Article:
Maya Angelou Is Not a Saint

Don't be fooled by these obituaries, flat articles, and impassive tweets that illustrate Maya Angelou as a goddess, a saint, saint-like, or some idol. Maya Angelou is not a saint. Immodest as she was, though, I believe she would scoff at the notion of being called a warrior or a goddess. Any illustration of her as a perfect woman destroys her legacy and everything she stood for.

Most people -- those who are too lazy to read her memoirs, too dejected to listen to her poetry, and too bored to watch her speeches -- have only been introduced to the "saintly" Maya Angelou. Instead of realizing her complexity, I fear that the things that made her great are being lost through softened eulogies. In order to really understand who Maya Angelou was, you would have to understand the tenets of her imperfections and the nuances of her limitations and how that, in turn, influenced her convictions. Let me be clear: you will never know the depth of Maya Angelou without reading her memoirs, poetry, and listening to her. You will never know what she was about, what she encouraged or stimulated by reading faux tributes from people who never studied her. Her life was a class, a history course even.

In the midst of our fragmented, fractured, and, at times, broken African diaspora, this former sex worker-madam-pimp was a national- level intervention. She inspired African Americans to think beyond the limits of the metaphysical or cultural binary. And she challenged a generation of men and women to look at their race not as a disability or as a deficiency, but as a gift from God. Our race, as she articulated in her writing, is a tribute from our ancestors, a treasure that's so good that people would enslave us for it.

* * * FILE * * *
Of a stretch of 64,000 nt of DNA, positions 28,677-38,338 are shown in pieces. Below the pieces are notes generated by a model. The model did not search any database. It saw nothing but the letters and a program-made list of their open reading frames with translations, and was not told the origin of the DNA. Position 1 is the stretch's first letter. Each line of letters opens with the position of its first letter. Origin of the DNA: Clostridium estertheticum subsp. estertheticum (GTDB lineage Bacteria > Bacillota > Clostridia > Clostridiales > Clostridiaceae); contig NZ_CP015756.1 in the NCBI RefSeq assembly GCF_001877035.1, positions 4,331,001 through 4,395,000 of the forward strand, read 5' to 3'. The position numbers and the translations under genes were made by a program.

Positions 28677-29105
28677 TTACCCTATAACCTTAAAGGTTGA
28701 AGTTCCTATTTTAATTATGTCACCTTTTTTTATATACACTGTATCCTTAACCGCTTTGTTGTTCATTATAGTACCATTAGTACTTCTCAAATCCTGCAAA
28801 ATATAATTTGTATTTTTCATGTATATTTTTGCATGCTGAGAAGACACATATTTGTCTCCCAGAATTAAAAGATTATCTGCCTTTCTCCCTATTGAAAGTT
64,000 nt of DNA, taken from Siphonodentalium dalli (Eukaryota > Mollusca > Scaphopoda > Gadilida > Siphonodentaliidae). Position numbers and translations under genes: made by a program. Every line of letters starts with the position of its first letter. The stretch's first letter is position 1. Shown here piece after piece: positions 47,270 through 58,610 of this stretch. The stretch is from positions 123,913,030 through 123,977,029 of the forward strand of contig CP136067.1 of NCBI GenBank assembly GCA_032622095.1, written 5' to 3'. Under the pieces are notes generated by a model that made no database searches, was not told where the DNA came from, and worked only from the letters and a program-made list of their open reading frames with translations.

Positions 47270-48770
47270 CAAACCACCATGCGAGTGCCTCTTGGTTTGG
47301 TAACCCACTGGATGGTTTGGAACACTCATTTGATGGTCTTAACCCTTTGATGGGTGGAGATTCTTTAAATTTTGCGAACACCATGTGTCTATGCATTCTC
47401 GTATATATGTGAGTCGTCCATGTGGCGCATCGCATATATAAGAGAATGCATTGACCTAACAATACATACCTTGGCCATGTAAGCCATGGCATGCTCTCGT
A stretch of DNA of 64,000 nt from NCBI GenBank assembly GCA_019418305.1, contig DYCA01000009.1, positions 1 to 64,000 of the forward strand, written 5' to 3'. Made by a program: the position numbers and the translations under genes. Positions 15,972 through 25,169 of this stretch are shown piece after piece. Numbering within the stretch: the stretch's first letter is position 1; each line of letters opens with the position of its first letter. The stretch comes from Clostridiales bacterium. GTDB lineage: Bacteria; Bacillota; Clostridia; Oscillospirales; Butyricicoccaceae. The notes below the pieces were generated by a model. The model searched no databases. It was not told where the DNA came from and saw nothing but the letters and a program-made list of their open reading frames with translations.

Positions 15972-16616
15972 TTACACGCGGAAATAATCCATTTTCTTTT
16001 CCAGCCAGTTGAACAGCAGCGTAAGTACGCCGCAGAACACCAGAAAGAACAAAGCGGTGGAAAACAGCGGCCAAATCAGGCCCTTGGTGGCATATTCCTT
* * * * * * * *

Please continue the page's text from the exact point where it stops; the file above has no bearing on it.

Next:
Obsessed with Maya Angelou, I've often quoted her in speeches and academic presentations, watched and listened to her interviews and lectures obsessively on YouTube, and shared the sweetness of her words and stories with friends and family. Even with the blighted personal history she faced as an African American woman, she helped introduce African Americans to the goodness and treasures of America.

But more than just the lyricism of her words, or the melody in her voice that enamored and captured so many people, it was her therapeutic relationship with herself that made her exceptional, to me. The fact that this God-fearing black woman, twice married with many loves lost, can reconcile who she was, how she ached and once thought of herself -- too black, female, poor, unconventionally attractive -- has strengthened me. It's what has allowed me in the privacy of my journals to exercise my voice and, in some measure, begin to love my blackness, my queerness, and my Latinidad.

There are very few men and women in my life who have challenged me through their writing and artistic endeavors the way that Maya Angelou has. Through her books, All God's Children Need Traveling Shoes and The Heart of a Woman she taught me about the virtues of understanding one's history by being sheltered in the spaces of our ancestors; the very concept of melanin carrying memory was novel to me, but she made it clear that the only way that we can discover the richness of our African ancestry is to go back to the place where our ancestors reigned.

I won't memorialize Maya Angelou as a saint, because you won't be able to feel the essence of who she truly was by canonizing her. However, unarguably, she was a flawed woman of incredible stature, a gem in a sea of asphalt and rocks. If one ever needs a prime example of what it means to be vulnerable, to share your lived experiences in empathy with other people, to use your talents and skills in sacrifice to one's people and to live your life in quiet strength, she was it.

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